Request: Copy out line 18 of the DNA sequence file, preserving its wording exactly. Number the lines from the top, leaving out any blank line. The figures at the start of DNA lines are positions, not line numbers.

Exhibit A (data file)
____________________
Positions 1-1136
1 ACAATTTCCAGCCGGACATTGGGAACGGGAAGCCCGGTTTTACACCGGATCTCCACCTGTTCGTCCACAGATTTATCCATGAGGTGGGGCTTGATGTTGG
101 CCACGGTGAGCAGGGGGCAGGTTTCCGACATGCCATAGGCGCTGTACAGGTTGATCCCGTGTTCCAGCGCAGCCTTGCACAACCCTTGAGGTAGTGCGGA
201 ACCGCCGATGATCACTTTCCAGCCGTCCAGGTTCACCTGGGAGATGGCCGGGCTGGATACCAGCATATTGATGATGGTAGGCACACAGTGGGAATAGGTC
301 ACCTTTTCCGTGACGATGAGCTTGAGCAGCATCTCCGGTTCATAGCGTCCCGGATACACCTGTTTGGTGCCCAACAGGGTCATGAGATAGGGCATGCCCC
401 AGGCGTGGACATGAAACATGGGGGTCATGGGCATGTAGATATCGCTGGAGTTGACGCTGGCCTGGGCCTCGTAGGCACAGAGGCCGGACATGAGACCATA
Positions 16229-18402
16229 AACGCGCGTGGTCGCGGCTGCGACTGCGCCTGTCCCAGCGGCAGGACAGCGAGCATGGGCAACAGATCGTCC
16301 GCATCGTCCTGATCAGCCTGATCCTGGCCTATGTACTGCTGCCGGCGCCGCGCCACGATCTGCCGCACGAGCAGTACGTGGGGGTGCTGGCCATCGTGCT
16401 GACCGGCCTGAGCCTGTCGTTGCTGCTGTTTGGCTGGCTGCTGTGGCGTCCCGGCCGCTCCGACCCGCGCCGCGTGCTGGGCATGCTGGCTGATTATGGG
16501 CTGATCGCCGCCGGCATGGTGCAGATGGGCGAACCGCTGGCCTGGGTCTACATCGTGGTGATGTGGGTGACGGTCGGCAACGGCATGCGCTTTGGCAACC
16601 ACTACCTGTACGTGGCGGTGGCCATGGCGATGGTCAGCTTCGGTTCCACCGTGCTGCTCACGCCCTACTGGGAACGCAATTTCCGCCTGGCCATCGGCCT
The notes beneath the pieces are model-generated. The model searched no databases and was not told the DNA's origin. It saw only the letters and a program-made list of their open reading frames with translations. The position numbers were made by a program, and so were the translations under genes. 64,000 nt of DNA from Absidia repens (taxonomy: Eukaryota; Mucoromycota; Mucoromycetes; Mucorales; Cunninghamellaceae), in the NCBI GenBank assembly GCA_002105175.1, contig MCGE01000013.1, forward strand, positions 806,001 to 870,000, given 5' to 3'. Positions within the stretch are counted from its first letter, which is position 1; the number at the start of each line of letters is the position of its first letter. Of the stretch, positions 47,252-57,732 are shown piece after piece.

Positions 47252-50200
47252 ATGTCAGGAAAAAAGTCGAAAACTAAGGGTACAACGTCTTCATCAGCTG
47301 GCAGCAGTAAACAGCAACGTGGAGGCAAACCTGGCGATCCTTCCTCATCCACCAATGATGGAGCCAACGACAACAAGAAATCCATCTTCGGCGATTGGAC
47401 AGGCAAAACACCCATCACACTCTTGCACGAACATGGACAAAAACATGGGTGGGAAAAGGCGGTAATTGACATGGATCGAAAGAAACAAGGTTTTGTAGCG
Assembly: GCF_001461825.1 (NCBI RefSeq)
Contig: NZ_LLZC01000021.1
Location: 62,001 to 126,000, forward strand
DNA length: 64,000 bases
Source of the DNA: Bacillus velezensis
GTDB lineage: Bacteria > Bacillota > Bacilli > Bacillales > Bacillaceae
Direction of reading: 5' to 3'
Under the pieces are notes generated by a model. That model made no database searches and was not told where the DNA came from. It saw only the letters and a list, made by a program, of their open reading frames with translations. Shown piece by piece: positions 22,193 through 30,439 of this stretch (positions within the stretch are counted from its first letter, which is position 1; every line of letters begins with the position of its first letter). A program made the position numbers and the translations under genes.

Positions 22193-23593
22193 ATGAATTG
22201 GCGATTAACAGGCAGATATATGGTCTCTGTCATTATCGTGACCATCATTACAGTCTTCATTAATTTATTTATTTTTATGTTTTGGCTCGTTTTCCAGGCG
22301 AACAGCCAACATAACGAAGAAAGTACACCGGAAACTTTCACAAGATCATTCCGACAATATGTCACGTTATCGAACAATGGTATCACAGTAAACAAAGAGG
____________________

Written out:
Assembly: GCF_001461825.1 (NCBI RefSeq)